KANSAS CITY, Mo. -- Platte County will soon ask voters to pay for expanding its overcrowded jail. The county commission unanimously agreed Tuesday to put a sales tax hike on the April ballot.
“We cannot continue to kick the can, concerning the jail, and capital improvements, especially in law enforcement, down the road any further,” Platte County Presiding Commissioner Ron Schieber said.
But asking for any proposed tax hike is a tough move for an all-Republican commission.
“If I’m going to take shots for anybody, it will be to support our men and women in uniform,” commissioner Dagmar Wood said.
The current county jail was built in 1998 and has 180 beds. With some temporary federal immigration detainees, the average daily inmate population is closer to 200, forcing many inmates to sleep on the floor.
Overcrowding also contributed to two officers suffering serious injuries during recent jailhouse fights.
“We’ve got to do the right thing for public safety in this county and to protect the citizens and part of that means having sufficient jail space,” Platte County Prosecutor Eric Zahnd said.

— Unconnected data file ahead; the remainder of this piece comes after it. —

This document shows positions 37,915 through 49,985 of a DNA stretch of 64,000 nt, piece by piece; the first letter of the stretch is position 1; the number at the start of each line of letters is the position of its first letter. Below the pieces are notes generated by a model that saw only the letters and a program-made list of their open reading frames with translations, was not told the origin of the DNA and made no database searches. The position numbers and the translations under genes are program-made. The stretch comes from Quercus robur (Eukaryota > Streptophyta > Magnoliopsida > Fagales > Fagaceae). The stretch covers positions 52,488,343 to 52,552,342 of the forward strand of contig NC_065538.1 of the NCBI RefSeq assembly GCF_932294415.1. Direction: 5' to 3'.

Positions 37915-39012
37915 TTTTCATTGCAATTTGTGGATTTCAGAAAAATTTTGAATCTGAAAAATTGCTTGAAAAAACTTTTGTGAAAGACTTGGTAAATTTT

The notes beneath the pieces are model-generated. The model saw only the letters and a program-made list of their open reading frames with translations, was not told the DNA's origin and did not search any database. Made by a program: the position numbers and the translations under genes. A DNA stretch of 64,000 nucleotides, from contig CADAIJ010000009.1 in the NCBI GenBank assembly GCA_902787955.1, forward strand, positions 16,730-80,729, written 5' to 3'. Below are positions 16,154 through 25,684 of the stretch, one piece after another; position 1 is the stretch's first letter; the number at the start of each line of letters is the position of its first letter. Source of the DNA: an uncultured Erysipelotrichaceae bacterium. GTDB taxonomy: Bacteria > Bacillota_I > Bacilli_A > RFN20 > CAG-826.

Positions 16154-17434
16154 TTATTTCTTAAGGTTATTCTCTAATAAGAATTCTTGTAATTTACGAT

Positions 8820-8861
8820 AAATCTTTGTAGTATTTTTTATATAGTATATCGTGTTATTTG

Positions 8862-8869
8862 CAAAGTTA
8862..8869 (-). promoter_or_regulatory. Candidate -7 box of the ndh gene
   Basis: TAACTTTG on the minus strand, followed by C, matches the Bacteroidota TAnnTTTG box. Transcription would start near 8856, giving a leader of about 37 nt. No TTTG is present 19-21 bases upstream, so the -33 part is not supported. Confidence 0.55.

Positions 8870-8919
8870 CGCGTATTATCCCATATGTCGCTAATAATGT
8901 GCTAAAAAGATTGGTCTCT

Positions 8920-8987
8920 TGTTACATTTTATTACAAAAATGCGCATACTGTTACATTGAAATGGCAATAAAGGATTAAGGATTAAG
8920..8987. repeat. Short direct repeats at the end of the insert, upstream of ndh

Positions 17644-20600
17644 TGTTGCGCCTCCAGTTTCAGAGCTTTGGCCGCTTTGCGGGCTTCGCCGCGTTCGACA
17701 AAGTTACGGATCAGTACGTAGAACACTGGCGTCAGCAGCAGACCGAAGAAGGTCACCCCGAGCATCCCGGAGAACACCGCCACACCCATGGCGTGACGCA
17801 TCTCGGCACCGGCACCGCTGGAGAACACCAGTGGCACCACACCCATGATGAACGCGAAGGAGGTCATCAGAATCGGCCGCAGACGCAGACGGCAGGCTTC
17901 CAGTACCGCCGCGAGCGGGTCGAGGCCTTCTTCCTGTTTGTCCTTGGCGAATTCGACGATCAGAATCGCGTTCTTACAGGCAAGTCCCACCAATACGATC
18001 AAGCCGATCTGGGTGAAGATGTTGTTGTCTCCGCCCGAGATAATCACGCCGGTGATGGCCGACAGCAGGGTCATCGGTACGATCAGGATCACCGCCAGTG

Sheriff Mark Owen said a lot is being done to try to reduce the jail population.
But an expert hired by the county predicts Platte County will need to house more than 300 inmates within the next 20 years.
“Our plan is not just to solve this for a 20-year period but to also have options down the road,” Schieber said.
The county could build an addition on top of the parking lot beside the current jail or on nearby property. Both options are designed to house at least 100 extra inmates, with room to expand up to 380 more beds.
The proposed tax would go away in 6 years and raise almost $65 million. That money would also allow more room for prosecutors, an extra courtroom, storage and fixes to sewage, plumbing and roofing on current spaces.
“We’re not coming to the public, saying this is something we don’t need. We’re here to serve them and do the things that they want at this point. I’m asking for their assistance to get that done,” Owen said.
Without room to grow, the county could be forced to send overflow inmates out of the area, which is extremely expensive. And the last time the county looked at possibly expanding the jail back in 2012, the cost was half what it is today. So the sheriff is hoping something gets done now, before this becomes an even more costly problem to fix.